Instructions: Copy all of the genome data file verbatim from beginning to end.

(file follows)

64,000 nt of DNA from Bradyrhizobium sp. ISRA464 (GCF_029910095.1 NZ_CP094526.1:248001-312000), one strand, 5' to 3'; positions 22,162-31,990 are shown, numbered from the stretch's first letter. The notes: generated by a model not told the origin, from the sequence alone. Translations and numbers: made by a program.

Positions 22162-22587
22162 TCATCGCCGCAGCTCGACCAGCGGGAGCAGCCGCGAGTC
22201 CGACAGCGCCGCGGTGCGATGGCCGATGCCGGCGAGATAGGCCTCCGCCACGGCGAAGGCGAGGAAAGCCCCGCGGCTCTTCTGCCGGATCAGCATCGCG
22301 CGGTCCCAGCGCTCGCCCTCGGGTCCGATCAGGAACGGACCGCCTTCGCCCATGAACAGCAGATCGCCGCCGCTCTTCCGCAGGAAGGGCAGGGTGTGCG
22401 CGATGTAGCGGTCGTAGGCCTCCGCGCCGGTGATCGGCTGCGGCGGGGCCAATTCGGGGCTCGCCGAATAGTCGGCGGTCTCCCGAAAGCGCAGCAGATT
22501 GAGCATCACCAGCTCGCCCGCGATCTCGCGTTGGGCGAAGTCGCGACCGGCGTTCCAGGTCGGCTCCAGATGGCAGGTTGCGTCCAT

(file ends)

64,000 nt of DNA from Bradyrhizobium sp. ISRA464 (GCF_029910095.1 NZ_CP094526.1:248001-312000), one strand, 5' to 3'; positions 22,162-31,990 are shown, numbered from the stretch's first letter. The notes: generated by a model not told the origin, from the sequence alone. Translations and numbers: made by a program.

Positions 22162-22587
22162 TCATCGCCGCAGCTCGACCAGCGGGAGCAGCCGCGAGTC
22201 CGACAGCGCCGCGGTGCGATGGCCGATGCCGGCGAGATAGGCCTCCGCCACGGCGAAGGCGAGGAAAGCCCCGCGGCTCTTCTGCCGGATCAGCATCGCG
22301 CGGTCCCAGCGCTCGCCCTCGGGTCCGATCAGGAACGGACCGCCTTCGCCCATGAACAGCAGATCGCCGCCGCTCTTCCGCAGGAAGGGCAGGGTGTGCG
22401 CGATGTAGCGGTCGTAGGCCTCCGCGCCGGTGATCGGCTGCGGCGGGGCCAATTCGGGGCTCGCCGAATAGTCGGCGGTCTCCCGAAAGCGCAGCAGATT
22501 GAGCATCACCAGCTCGCCCGCGATCTCGCGTTGGGCGAAGTCGCGACCGGCGTTCCAGGTCGGCTCCAGATGGCAGGTTGCGTCCAT